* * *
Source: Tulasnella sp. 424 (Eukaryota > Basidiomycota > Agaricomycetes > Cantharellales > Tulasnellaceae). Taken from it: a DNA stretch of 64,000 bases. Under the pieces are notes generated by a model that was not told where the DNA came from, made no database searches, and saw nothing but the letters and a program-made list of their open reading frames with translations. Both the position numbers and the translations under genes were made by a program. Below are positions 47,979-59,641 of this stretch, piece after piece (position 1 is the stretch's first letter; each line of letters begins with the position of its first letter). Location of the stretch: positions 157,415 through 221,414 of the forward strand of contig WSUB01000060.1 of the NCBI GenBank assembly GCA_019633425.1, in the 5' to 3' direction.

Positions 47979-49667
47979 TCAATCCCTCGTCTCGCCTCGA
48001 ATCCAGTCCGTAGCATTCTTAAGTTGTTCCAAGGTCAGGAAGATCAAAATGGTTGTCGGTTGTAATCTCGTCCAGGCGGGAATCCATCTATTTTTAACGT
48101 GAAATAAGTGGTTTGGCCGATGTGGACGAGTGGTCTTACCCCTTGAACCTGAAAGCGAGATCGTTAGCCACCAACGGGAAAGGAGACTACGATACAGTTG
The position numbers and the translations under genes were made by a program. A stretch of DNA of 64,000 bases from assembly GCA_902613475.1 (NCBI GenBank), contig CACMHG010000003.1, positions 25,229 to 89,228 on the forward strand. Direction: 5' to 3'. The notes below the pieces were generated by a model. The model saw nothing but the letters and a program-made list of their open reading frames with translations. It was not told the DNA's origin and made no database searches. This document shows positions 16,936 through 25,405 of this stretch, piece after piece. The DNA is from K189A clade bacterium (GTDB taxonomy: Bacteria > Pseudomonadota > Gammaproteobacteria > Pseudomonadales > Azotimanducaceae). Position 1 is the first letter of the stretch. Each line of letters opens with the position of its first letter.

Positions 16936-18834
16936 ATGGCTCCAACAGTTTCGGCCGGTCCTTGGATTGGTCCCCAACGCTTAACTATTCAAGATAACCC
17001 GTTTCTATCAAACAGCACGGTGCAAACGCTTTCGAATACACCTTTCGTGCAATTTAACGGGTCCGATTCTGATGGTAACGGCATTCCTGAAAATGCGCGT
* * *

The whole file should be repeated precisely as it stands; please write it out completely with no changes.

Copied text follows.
Source: Tulasnella sp. 424 (Eukaryota > Basidiomycota > Agaricomycetes > Cantharellales > Tulasnellaceae). Taken from it: a DNA stretch of 64,000 bases. Under the pieces are notes generated by a model that was not told where the DNA came from, made no database searches, and saw nothing but the letters and a program-made list of their open reading frames with translations. Both the position numbers and the translations under genes were made by a program. Below are positions 47,979-59,641 of this stretch, piece after piece (position 1 is the stretch's first letter; each line of letters begins with the position of its first letter). Location of the stretch: positions 157,415 through 221,414 of the forward strand of contig WSUB01000060.1 of the NCBI GenBank assembly GCA_019633425.1, in the 5' to 3' direction.

Positions 47979-49667
47979 TCAATCCCTCGTCTCGCCTCGA
48001 ATCCAGTCCGTAGCATTCTTAAGTTGTTCCAAGGTCAGGAAGATCAAAATGGTTGTCGGTTGTAATCTCGTCCAGGCGGGAATCCATCTATTTTTAACGT
48101 GAAATAAGTGGTTTGGCCGATGTGGACGAGTGGTCTTACCCCTTGAACCTGAAAGCGAGATCGTTAGCCACCAACGGGAAAGGAGACTACGATACAGTTG
The position numbers and the translations under genes were made by a program. A stretch of DNA of 64,000 bases from assembly GCA_902613475.1 (NCBI GenBank), contig CACMHG010000003.1, positions 25,229 to 89,228 on the forward strand. Direction: 5' to 3'. The notes below the pieces were generated by a model. The model saw nothing but the letters and a program-made list of their open reading frames with translations. It was not told the DNA's origin and made no database searches. This document shows positions 16,936 through 25,405 of this stretch, piece after piece. The DNA is from K189A clade bacterium (GTDB taxonomy: Bacteria > Pseudomonadota > Gammaproteobacteria > Pseudomonadales > Azotimanducaceae). Position 1 is the first letter of the stretch. Each line of letters opens with the position of its first letter.

Positions 16936-18834
16936 ATGGCTCCAACAGTTTCGGCCGGTCCTTGGATTGGTCCCCAACGCTTAACTATTCAAGATAACCC
17001 GTTTCTATCAAACAGCACGGTGCAAACGCTTTCGAATACACCTTTCGTGCAATTTAACGGGTCCGATTCTGATGGTAACGGCATTCCTGAAAATGCGCGT